On November 4, 2014, Washington D.C. voted. Initiative passed with 70% of the vote, 115,050 to 49, 168 according to the now re-re named DCMJ. The DC Board of Elections certified the count on December 3rd and became a law on February 26, 2015. Less than two years after their formation, the DCMJ had accomplished their goal of legalizing cannabis in D.C.

There’s A Catch

There is no legal place to purchase cannabis in Washington, D.C. While it is perfectly legal to consume, the Initiative included no way for dispensaries to operate – or even for caregivers to accept donations for their flower, concentrates or edibles. Online digital media provider, Stuck in DC, recounts the account of Kush Gods, a short lived company that provided edibles for $10 “donations” before getting busted and shut down by the police.

The only legal place to use cannabis is in a private residence, except for one caveat. It is still illegal to consume marijuana in your home if you are on federal land, ie federal housing. Which means if you so happen to be a lower income resident of D.C. who lives in federal housing, who voted for legal cannabis so that you too could be afforded the right if the vote passed, you’re just out of luck. You can’t grow any cannabis in your unit and you can not smoke, vape or eat cannabis in your unit.

Which begs the question…is that good enough? Did Initiative 71 go far enough?

More Change Moving Forward

Many residents of D.C. didn’t think that it was good enough and it seemed like there might be a shift in February of 2016. It was beginning to look as though the D.C. Council was going to loosen up it’s stance regarding private marijuana clubs. Current law was preventing businesses to allow marijuana consumption, regardless of “private” club status or not. For all intents and purposes, using marijuana anywhere outside a residence was illegal in D.C.

This juxtaposition between what voters wanted and the reality of legalization is what prompted the creation of a special task force, intended to examine the pros and cons of giving the community the opportunity for legal, privately licensed cannabis clubs to operate in Washington, D.C. Proponent of private clubs, Councilmember Brianne Nadeau, made clear her intent in pushing the issue in an interview for the Washington Business Journal saying, “For me, this isn’t about who gets to smoke and where. We wouldn’t be in this position if the Congressional rider hadn’t made us think last year that the sky would fall unless we implemented a full ban on social use in communal spaces…The sky hasn’t fallen and we are a year wiser. The time is right to consider designated spaces for communal use of marijuana.”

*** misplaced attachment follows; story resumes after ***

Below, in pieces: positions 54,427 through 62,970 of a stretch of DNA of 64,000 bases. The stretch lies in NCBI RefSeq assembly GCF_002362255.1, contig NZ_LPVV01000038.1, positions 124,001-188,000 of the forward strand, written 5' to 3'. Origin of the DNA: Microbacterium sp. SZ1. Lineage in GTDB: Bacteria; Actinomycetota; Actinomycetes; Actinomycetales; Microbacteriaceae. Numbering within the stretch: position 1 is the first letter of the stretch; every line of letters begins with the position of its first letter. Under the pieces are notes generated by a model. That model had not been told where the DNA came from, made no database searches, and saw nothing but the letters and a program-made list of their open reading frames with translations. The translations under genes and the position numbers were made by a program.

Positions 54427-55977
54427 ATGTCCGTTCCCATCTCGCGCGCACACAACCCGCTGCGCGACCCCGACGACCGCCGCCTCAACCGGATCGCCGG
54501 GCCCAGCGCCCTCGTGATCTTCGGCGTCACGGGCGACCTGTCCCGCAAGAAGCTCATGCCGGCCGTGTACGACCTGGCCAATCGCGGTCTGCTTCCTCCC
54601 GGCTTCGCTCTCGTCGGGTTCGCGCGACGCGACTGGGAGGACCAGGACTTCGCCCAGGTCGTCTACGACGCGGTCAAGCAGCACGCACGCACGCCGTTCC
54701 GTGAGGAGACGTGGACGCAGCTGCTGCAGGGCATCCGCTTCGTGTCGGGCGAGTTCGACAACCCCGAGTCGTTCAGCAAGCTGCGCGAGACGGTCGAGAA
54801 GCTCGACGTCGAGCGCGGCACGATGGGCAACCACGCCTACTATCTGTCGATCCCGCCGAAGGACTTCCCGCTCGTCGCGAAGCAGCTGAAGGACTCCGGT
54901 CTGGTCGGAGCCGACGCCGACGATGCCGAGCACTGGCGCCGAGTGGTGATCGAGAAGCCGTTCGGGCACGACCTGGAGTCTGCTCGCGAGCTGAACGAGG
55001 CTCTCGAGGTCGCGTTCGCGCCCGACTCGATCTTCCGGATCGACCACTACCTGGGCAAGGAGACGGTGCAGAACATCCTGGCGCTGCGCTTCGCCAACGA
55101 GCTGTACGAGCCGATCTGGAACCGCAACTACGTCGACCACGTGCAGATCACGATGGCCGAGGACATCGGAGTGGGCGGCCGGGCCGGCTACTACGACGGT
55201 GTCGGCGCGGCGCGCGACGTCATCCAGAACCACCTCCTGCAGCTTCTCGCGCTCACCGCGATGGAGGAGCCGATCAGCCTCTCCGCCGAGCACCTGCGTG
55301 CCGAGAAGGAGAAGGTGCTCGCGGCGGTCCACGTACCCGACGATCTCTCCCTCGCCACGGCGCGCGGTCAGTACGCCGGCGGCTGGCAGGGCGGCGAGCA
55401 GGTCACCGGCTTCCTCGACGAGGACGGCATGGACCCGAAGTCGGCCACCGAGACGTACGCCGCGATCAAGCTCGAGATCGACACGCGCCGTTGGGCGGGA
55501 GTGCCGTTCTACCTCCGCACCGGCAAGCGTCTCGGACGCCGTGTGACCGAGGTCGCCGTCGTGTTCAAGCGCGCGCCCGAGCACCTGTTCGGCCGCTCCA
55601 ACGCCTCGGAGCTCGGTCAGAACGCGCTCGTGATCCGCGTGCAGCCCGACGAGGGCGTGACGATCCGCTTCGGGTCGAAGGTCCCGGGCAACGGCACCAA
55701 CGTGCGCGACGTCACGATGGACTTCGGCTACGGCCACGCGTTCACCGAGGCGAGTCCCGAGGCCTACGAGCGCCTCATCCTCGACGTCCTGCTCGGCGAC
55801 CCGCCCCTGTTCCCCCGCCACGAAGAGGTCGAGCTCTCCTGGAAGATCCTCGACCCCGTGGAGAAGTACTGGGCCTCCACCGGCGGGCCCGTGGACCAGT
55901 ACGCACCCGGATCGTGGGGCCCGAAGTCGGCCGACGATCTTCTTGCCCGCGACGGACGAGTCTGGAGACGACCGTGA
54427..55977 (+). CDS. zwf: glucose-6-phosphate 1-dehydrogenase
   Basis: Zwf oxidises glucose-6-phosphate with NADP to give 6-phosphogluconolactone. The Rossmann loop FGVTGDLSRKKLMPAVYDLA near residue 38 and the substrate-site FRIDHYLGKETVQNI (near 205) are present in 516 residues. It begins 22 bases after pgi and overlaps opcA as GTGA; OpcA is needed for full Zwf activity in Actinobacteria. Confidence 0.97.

The task force was given several months to explore the issues before reporting back to the council. However, in April, just two months into timeline, Councilman Kenyan McDuffie reintroduced legislation for a permanent ban on private cannabis clubs, despite the January poll by the Washington City Paper suggesting that 60% of D.C. residents supported regulated, private cannabis clubs. The ban passed, with a vote of 7-6. The decision was crushing for the Nadeau, who likened it to a “slap in the face.

Because the ban is considered “permanent”, it is not clear if there will ever be a legal way forward for cannabis clubs in Washington, D.C. Despite the sentiments of the public, the majority of the D.C. Council refuses to budge. In the meantime, according to the Mayor of the District of Columbia it is perfectly legal to host a party of adults 21 and up inside of a private residence, provided there is not more than 2 ounces of cannabis per person in the home. So it’s not a total loss?

Brittany Driver